Springfield Public Schools inched closer, but still has a ways to go to close the gap with other Illinois schools on state testing, newly released data shows.
Test scores from the PARCC exam taken by elementary and middle school students for the 2016-17 school year show 26.8 percent of Springfield students met or exceeded state standards in reading and math. That was up from 25.6 percent of students in the 2015-16 school year.
While Springfield improved, District 186 lags behind the state average by 7 percentage points.
According to the Illinois State Board of Education, 34.1 percent of Illinois students met or exceeded standards in the 2016-17 school year. The state average climbed 0.7 percentage points from the previous year.
PARCC — The Partnership for the Assessment of Readiness of College and Career — is designed to measure how well students have mastered Common Core learning standards. The exam is considered longer and more interactive than previous state standardized tests, requiring students to show their work and explain their answers.
Last school year was the first year PARCC was administered only to grammar school students in Illinois after the state decided it would stop giving it to high schoolers in 2016, replacing it with the SAT.
Springfield Superintendent Jennifer Gill said Monday she viewed the new PARCC scores as a positive sign.
When comparing District 186 with the rest of the state and surrounding schools, Gill cautioned it’s important to know around 60 percent of District 186′s population is low income, compared to the state average of 42 percent.
“It’s statistically significant,” Gill said about the 1.2 percentage point growth. “We are actually closing the gap.”
Fourteen of Springfield’s 27 elementary and middle schools showed growth on PARCC.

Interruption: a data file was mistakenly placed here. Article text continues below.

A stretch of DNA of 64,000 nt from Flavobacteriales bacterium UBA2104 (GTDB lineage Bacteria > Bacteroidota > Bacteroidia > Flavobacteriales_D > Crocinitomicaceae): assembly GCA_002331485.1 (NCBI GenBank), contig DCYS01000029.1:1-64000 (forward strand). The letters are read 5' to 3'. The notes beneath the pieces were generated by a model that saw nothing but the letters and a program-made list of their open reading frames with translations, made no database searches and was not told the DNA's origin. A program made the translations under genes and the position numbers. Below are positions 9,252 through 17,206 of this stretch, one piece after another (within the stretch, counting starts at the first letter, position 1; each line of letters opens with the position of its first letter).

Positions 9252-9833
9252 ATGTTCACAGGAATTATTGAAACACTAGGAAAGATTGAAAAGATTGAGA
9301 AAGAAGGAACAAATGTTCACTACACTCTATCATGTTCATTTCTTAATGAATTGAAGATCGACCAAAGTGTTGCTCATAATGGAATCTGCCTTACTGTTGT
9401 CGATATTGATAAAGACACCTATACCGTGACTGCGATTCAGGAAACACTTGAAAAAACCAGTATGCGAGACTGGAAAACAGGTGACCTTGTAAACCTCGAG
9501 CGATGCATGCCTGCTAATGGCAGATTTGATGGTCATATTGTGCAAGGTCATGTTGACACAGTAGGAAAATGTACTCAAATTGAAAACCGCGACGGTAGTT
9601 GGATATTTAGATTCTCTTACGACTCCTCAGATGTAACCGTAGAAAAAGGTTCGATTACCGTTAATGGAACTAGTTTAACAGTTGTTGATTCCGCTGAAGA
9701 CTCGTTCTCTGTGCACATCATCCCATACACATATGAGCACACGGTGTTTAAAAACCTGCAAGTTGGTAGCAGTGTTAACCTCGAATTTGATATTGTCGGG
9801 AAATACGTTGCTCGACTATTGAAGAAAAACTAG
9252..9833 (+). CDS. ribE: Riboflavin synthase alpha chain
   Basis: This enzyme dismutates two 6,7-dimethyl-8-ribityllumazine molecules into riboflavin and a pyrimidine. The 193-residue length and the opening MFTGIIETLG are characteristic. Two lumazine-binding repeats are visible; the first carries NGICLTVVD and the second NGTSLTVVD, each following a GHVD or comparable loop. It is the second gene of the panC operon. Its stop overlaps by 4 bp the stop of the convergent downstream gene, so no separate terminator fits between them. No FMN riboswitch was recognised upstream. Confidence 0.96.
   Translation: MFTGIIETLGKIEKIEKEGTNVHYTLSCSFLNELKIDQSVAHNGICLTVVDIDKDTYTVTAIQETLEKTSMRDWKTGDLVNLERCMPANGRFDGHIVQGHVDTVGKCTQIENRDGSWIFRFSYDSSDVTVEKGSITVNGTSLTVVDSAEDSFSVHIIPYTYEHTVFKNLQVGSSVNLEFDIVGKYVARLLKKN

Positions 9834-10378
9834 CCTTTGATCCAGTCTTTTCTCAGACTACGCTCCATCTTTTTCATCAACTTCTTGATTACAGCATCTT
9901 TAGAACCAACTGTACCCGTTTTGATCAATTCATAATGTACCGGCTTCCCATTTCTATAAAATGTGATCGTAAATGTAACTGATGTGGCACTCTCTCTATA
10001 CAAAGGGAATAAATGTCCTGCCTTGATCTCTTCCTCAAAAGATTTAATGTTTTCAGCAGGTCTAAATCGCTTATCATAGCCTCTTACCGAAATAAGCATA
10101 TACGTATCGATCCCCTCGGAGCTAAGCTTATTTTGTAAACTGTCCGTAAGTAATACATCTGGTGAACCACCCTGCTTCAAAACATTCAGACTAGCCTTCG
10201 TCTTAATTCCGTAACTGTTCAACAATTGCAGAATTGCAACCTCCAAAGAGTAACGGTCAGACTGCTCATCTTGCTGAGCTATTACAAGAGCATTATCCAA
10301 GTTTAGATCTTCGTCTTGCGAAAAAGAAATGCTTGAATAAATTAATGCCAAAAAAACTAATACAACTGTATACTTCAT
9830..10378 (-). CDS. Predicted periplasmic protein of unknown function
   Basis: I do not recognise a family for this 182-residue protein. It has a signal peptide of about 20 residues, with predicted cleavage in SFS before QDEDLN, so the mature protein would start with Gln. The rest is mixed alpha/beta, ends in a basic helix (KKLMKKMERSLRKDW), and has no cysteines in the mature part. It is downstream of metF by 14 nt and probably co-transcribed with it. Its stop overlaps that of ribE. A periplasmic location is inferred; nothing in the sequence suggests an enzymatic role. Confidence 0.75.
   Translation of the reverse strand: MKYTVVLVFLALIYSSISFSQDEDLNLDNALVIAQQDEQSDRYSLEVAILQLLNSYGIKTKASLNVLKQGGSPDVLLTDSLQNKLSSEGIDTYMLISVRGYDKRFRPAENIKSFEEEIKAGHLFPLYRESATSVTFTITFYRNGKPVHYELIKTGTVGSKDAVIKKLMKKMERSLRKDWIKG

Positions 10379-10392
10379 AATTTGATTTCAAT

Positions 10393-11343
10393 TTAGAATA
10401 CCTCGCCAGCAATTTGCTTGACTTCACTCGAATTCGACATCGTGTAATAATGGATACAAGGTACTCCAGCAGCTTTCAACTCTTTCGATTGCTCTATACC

Matheny-Withrow, Graham, Jane Addams, Laketown, Blackhawk, Fairview and Hazel Dell elementary schools all posted growth above 5 percentage points.
Graham Principal Steve Miller said one of the major keys to the improvement — Graham went from 17.9 percent to 29.1 percent of students who met or exceeded standards — can be contributed to building relationships with the students.
“We really focused on making sure students knew they had the ability,” Miller said. “I’m very pleased with our growth but by no means are we resting on our laurels.”
At Jane Addams, principal Mike Grossen said improving the scores was a major focus when he took over in 2016.
Only 11.2 percent of students met or exceeded standards in 2016, which didn’t match up with what he and teachers were seeing in the classroom.
Last year, he said, he talked with students about the importance of the exam, how it reflected on the school and challenged students to put their best effort forward. Jane Addams improved from 11.2 to 22.5 percent.
“The kids needed to know why it is important for them to do this,” Grossen said.